One of the less-appreciated high school track events seems to be the pole vault. I have not always kept up with who is pole vaulting, but I do know in recent years, including this year, that Ledford High School has had a few really good ones.
Ledford’s Brooke Shelton’s athleticism allowed her to clear 11 feet in the pole vault last Monday.
Sierra Cefali of Ledford exhibits total muscle control in the pole vault last Monday with the bar a couple of feet lower than teammate Brooke Shelton’s.
This past Monday I watched two Ledford girls display what appeared, in my layman’s eyes, to be extraordinary athleticism in the pole vault competition at the Davidson County Track Meet. I watched other schools’ pole vaulters at the lower heights and I thought they were good. Then I saw Ledford’s Sierra Cefali fly gracefully over the high bar and she was in air of her own. Then at an even higher height, Ledford’s Brooke Shelton topped them all as she cleared 11 feet, which is just 18 inches short of the N.C. state high school record. Both girls exhibited fine graceful form, in my opinion.
Think about 11 feet. That’s a foot higher than a basketball rim. Stand in your house and see how far up your eight-foot ceiling looks, then imagine an additional three feet higher that you need to get your entire body over in one fluid motion. Then think of the women’s world record pole vault height: 16 feet 6 3/4 inches, which is tantamount to the top of a second floor of a house.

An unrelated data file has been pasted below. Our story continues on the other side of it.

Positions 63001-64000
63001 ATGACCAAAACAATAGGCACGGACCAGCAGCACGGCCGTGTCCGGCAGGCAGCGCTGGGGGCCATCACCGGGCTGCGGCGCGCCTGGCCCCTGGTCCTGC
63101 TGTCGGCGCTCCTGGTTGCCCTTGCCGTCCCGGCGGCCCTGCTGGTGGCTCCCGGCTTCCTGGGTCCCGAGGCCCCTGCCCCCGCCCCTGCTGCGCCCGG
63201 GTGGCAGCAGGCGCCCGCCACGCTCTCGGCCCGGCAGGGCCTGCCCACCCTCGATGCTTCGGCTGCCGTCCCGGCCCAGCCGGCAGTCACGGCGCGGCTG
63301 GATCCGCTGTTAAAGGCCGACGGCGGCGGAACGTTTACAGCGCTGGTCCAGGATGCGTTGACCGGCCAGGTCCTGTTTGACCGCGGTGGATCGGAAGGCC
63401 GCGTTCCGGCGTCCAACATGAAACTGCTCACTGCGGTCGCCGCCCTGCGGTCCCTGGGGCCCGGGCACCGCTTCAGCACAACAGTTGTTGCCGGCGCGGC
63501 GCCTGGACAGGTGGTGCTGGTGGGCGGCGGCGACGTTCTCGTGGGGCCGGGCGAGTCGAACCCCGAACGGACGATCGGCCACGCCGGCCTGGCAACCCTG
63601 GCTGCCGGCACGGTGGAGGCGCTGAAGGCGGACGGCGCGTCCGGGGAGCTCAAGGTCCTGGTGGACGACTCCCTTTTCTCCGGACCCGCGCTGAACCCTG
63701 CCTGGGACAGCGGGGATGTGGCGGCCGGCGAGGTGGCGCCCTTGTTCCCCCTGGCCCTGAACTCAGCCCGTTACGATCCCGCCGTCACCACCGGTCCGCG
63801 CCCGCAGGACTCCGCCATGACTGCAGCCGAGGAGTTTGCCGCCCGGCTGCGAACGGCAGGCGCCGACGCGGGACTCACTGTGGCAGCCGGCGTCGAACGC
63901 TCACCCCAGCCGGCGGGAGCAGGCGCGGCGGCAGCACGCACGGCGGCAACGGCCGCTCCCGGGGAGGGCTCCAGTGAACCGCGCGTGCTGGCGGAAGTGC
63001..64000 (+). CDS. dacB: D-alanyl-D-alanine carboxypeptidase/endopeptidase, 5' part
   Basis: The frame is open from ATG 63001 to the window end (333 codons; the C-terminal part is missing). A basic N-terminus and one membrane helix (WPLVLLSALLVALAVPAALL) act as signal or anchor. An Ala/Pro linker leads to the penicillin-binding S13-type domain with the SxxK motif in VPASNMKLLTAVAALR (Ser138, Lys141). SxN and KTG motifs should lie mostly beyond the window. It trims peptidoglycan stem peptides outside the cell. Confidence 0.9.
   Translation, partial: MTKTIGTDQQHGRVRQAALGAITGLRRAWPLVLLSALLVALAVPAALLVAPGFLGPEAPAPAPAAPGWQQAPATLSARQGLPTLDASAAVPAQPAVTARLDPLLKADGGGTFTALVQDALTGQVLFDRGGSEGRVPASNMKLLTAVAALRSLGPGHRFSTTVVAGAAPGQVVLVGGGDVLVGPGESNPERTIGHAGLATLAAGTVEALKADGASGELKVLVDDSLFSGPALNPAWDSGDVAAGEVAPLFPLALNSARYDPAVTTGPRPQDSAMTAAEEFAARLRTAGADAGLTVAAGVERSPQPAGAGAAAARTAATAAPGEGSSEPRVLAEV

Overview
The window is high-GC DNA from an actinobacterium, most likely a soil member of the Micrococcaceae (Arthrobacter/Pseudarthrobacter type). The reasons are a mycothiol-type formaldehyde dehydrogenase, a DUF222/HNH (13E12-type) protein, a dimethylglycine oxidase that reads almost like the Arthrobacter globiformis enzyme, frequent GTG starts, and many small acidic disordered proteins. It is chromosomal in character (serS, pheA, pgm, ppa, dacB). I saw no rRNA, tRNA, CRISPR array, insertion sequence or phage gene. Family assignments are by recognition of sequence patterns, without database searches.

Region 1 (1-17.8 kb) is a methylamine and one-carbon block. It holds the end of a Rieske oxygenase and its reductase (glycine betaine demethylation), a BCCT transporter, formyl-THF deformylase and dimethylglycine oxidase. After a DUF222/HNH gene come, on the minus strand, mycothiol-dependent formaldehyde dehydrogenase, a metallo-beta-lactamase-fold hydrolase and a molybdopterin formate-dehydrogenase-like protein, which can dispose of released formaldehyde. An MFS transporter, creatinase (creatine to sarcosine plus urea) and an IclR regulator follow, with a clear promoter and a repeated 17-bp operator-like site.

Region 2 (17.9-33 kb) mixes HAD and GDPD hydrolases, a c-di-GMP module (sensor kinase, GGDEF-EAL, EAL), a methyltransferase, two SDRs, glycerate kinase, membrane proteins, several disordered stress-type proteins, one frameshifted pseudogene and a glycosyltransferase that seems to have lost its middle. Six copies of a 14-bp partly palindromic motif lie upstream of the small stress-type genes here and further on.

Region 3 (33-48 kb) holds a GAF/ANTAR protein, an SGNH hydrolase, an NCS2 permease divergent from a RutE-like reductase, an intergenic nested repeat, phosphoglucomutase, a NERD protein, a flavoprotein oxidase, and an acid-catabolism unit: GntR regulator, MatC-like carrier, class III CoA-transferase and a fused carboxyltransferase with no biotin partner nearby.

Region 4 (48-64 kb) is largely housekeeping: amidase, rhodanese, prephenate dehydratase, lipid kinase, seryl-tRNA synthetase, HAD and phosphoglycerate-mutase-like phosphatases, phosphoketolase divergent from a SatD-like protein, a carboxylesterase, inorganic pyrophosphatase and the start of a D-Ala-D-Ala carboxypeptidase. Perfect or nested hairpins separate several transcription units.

The science of pole vaulting is very intriguing to me. I took a couple of semesters of high school physics, which was enough to at least comprehend the terminology and some mathematical equations of physics. I referred to the Popular Science Magazine web site for the technical explanation in the next paragraph.
The vaulter creates kinetic energy by running. When the pole is planted, the kinetic energy is converted into potential energy stored in the pole as it bends to about a 90-degree angle. As the pole straightens out again, the potential energy is released and propels the vaulter upward.
The pole gets a lot of credit, too much credit. It takes a very talented athlete to succeed at pole vaulting. First, one must be able to run fast while holding aloft a long pole and then while in full stride plant the far end of the pole into a specific spot to stop it dead still. Full body muscle control is required to kick up the legs to create more inertia when ascending into the air. Then there is the matter of straightening out the body near the apex of the flight.
At this point arm strength is used to push the body higher off the pole and then letting go so that the depleted pole falls backward. As the vaulter crosses the bar, the athlete must rotate their entire body 180 degrees before arcing through the finish. The reward of a successful vault is landing on a nice soft pad face up and seeing the bar still in place.
There’s one more key ingredient to pole vaulting. Forget all that physics and athletic mumbo-jumbo. Simply imagine standing ready to run with a pole that will fling you 10 feet or more into the air; that is if you even do it right. Would you have the courage? I would not.